For a guy who remains in the crosshairs of the country’s powerful elite, Chavez is remarkably cool. Trying to get into a public event where Chavez was speaking, I was asked for my press pass. Since I didn’t have one, I flashed the most official-looking thing I could find – my University of Toronto library card. Several guards scrutinized it carefully and then, without even checking for overdue books, waved me through. I suspect my Rogers video card would also have worked.
Security is a little tighter at the presidential palace. But once inside the iron gates, I discover a lovely colonial-style palace, all gleaming white, with a courtyard full of palm trees and flowers, and rooms with intricately carved, gold-trimmed furniture and elaborate chandeliers. Crisply dressed waiters serve guests ice-cold drinks from silver trays. I’m led through a stately room where historic dignitaries stare down from heavy portraits high on the walls. A sudden turn and we’re heading up an unadorned back stairwell to a small, rather ordinary conference room, where Chavez rises to greet me, wearing casual garb and Hush Puppies.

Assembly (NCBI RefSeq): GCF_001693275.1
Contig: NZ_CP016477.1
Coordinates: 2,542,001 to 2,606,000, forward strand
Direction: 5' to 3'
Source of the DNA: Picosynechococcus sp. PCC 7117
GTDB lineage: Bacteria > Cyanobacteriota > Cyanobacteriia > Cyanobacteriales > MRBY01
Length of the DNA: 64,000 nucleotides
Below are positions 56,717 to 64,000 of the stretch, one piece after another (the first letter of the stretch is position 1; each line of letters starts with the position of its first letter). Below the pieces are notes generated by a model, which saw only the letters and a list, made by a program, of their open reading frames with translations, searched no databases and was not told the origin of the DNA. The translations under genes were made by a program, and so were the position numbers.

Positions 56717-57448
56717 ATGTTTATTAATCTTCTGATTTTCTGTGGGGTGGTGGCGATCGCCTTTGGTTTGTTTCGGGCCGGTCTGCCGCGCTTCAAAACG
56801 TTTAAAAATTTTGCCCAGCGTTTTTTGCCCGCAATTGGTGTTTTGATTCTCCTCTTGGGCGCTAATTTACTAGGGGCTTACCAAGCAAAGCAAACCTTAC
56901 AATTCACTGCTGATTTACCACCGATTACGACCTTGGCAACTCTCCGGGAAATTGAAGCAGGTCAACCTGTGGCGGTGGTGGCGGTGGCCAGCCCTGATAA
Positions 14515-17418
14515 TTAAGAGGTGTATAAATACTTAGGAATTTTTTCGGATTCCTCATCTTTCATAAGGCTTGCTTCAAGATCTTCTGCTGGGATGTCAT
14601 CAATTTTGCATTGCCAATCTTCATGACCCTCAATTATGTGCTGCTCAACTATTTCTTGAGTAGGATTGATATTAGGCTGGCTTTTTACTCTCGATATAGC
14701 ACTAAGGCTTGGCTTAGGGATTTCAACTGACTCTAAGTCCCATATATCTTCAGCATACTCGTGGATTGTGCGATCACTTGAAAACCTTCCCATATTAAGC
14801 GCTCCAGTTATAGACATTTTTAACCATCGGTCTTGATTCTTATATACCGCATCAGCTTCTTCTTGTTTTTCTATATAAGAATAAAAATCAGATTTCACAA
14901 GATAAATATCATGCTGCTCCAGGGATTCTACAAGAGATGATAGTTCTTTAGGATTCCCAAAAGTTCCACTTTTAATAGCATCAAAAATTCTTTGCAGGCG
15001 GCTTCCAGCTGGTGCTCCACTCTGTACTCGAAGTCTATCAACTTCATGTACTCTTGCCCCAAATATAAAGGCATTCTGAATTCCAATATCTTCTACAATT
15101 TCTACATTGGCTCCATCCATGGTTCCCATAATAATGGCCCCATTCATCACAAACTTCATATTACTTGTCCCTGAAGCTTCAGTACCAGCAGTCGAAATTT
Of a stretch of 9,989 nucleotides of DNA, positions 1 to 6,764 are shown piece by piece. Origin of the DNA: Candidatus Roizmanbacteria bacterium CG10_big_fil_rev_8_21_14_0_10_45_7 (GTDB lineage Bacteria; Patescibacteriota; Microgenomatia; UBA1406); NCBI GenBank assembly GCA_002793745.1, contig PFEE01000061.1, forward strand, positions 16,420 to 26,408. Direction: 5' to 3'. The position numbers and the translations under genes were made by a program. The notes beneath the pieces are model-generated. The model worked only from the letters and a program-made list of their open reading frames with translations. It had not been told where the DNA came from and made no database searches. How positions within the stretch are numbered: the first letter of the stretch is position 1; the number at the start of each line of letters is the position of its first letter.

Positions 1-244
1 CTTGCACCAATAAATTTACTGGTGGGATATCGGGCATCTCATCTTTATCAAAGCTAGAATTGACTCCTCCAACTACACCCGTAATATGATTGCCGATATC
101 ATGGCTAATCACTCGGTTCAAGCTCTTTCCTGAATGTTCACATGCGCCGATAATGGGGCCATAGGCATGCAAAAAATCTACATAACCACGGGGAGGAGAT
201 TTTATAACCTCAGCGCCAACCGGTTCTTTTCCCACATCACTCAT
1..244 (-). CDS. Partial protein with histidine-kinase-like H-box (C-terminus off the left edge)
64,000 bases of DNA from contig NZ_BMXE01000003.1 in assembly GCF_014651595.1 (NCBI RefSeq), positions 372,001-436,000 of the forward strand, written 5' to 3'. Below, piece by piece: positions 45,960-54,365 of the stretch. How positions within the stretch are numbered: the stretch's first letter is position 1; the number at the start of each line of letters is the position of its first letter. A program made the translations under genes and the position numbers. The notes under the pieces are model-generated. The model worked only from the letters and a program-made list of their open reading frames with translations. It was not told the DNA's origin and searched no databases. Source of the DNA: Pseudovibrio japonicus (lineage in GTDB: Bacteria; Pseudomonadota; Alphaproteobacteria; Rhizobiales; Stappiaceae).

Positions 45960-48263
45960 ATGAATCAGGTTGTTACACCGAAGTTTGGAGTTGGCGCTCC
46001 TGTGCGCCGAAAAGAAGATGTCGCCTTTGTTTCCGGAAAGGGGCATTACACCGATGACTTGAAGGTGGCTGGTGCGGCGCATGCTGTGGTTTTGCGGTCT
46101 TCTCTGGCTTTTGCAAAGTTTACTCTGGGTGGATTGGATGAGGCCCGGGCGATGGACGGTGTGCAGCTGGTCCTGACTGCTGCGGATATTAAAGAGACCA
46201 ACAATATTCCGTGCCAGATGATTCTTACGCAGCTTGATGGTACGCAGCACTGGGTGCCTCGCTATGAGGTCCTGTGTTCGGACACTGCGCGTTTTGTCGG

Venezuelan presidents are typically distinguished-looking white men, descendants of the country’s Spanish conquerors. But Chavez is part black, part Indian, a descendant of the conquered people whose traditional place at the palace would more likely be in the pantry. This seems to irk the rich, who have been known to refer to their president as “the monkey.” What irritates them more are his close ties to Fidel Castro, his efforts to redirect the country’s substantial oil revenues from their hands to the general welfare, and his determination to steer Venezuela onto an independent course rather than accepting the package of neo-liberal policies aggressively peddled by Washington. Chavez has even tried to organize southern nations to band together to better resist Washington’s dominant influence.
This sort of behaviour could land Chavez in serious trouble – particularly if George W. Bush is reelected. The Bush administration considers Venezuela under Chavez to be, if not a rogue state, then at least a mighty annoying one.